Dr Chrissie Jones - webPregnant women in Southampton are among the first in the world to participate in a clinical trial of a vaccine that could protect babies against a virus which can cause life-threatening infections.
Respiratory syncytial virus (RSV) causes infections in the lungs and breathing passages and affects nearly all infants by the age of two. Although it can affect people of all ages, it often causes only mild cold-like symptoms among younger adults and older children.
However, in babies and other vulnerable groups such as older adults, RSV can lead to severe lung infections such as bronchiolitis and pneumonia – resulting in around 30 deaths a year among babies in the UK.
During the winter months the virus causes epidemics responsible for up to one in six hospital admissions in children less than a year old every year and, long-term, can lead to the development of persistent wheeze and asthma.
Now, doctors at University Hospital Southampton NHS Foundation Trust are offering women receiving antenatal care at the Princess Anne Hospital the chance to participate in a trial with an investigational RSV vaccine.
The vaccine is designed to generate proteins in the mother’s blood – known as antibodies – which can pass to babies in the womb and, once born, hopefully protect children for a minimum of three months.
Antibodies recognise foreign substances such as germs and alert the immune system, which attempts to destroy them and/or stop them from replicating.
Immunisation in pregnancy is already used to protect babies against diseases such as whooping cough, tetanus and influenza and study investigators hope that this investigational RSV vaccine will be similarly effective at preventing RSV disease.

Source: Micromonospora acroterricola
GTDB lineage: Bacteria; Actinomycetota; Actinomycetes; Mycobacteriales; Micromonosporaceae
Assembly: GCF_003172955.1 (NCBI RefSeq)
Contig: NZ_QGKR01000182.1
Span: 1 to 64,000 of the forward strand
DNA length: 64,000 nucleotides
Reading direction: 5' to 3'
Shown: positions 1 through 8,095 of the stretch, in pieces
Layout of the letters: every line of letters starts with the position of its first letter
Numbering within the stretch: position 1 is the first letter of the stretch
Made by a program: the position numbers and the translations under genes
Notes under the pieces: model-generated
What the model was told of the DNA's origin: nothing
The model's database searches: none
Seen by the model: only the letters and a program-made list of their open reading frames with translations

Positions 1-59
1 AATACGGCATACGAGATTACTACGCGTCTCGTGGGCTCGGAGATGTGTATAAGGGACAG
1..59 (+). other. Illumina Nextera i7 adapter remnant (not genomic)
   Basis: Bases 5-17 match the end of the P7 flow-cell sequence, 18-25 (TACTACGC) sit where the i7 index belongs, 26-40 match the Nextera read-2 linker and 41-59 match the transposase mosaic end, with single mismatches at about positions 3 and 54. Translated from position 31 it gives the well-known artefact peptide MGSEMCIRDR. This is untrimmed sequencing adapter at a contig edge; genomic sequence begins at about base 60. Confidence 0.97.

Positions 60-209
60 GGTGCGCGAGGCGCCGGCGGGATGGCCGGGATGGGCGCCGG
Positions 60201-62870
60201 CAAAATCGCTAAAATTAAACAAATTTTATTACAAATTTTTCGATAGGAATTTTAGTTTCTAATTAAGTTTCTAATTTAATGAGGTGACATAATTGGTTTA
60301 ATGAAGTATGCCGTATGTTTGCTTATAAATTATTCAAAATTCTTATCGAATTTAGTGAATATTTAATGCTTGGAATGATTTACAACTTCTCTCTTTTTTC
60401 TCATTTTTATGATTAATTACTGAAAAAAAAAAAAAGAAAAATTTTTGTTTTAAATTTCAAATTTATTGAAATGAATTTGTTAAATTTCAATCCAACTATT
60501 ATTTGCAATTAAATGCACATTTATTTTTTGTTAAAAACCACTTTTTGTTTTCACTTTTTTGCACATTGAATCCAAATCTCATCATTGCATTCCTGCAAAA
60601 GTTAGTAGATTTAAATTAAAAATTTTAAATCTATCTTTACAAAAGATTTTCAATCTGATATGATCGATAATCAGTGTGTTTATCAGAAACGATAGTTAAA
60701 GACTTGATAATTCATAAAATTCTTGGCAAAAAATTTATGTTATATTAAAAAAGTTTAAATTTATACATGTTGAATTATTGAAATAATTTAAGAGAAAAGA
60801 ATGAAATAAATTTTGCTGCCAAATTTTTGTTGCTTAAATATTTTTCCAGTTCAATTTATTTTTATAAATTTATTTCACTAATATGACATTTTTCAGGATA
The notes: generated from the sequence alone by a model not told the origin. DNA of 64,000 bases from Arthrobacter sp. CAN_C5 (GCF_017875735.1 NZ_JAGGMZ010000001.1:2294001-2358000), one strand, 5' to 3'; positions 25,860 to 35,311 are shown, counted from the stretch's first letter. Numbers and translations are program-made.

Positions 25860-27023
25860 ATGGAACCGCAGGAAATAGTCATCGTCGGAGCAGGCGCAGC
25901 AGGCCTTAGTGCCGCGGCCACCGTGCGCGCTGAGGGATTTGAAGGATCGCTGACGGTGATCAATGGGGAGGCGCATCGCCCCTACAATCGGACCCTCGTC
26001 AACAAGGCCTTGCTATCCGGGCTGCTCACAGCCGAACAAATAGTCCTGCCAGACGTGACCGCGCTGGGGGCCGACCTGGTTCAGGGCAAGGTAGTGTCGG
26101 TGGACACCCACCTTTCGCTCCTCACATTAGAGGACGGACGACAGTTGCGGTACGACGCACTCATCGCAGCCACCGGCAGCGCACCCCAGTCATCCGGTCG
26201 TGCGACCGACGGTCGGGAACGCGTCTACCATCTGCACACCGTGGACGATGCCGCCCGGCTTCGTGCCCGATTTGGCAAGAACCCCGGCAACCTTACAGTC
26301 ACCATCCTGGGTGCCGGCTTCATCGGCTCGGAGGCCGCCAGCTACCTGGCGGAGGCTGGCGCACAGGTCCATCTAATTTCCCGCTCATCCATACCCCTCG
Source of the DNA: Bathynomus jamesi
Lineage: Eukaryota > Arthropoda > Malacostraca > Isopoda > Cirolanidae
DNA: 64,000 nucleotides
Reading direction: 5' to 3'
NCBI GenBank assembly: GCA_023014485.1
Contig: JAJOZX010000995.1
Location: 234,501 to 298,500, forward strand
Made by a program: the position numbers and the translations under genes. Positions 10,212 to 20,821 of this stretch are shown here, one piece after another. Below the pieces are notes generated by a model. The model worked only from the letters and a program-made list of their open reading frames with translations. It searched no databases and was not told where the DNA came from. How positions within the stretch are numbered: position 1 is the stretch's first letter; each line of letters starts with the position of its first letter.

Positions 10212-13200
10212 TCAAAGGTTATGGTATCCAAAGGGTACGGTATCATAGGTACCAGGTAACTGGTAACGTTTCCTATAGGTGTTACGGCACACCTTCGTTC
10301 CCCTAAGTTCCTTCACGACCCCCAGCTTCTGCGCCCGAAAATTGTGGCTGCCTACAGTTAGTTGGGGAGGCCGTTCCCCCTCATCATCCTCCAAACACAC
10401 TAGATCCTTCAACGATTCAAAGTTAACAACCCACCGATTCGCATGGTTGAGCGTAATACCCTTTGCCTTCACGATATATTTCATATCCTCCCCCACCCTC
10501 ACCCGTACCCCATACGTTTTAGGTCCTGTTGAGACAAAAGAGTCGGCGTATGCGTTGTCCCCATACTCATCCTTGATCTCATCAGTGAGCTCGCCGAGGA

“RSV is the leading cause of hospitalisation in young children and globally millions of children are affected by RSV every year," said Dr Chrissie Jones, a consultant in paediatric infectious diseases at Southampton Children's Hospital.
"An effective vaccine could prevent thousands of babies a year having to be admitted to hospital in the UK and around the world and has the potential to save hundreds of thousands of lives."
Dr Jones, who is also an associate professor in paediatric infectious diseases at the University of Southampton, added: "This is the first time in 50 years of research that a potential RSV vaccine has been developed for use in pregnancy to prevent RSV disease right from birth, so we are delighted to be part of a such an exciting international study."
The trial, which is also being run at the John Radcliffe Hospital in Oxford, St Georges NHS Foundation Trust in London and Bristol Royal Hospital for Children and will involve between 4,600 to 8,600 women worldwide, is being funded by Novavax Inc., a clinical-stage biotechnology company based in the United States, and the Bill and Melinda Gates Foundation.
For more information, contact the NIHR Southampton Clinical Research Facility on 023 8120 6856 or email UHS.recruitmentCRF@nhs.net.
Posted on Wednesday 11 October 2017